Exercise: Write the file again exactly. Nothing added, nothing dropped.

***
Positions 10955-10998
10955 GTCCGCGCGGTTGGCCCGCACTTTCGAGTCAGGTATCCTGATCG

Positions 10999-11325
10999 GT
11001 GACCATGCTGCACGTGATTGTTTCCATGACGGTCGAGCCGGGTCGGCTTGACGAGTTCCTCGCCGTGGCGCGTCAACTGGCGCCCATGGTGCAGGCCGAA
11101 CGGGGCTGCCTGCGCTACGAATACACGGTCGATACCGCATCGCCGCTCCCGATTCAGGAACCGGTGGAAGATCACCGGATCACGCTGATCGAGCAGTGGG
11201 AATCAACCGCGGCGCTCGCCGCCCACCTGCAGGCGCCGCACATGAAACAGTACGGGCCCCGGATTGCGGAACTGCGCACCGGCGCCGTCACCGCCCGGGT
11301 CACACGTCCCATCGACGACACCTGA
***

Positions 10955-10998
10955 GTCCGCGCGGTTGGCCCGCACTTTCGAGTCAGGTATCCTGATCG

Positions 10999-11325
10999 GT
11001 GACCATGCTGCACGTGATTGTTTCCATGACGGTCGAGCCGGGTCGGCTTGACGAGTTCCTCGCCGTGGCGCGTCAACTGGCGCCCATGGTGCAGGCCGAA
11101 CGGGGCTGCCTGCGCTACGAATACACGGTCGATACCGCATCGCCGCTCCCGATTCAGGAACCGGTGGAAGATCACCGGATCACGCTGATCGAGCAGTGGG
11201 AATCAACCGCGGCGCTCGCCGCCCACCTGCAGGCGCCGCACATGAAACAGTACGGGCCCCGGATTGCGGAACTGCGCACCGGCGCCGTCACCGCCCGGGT
11301 CACACGTCCCATCGACGACACCTGA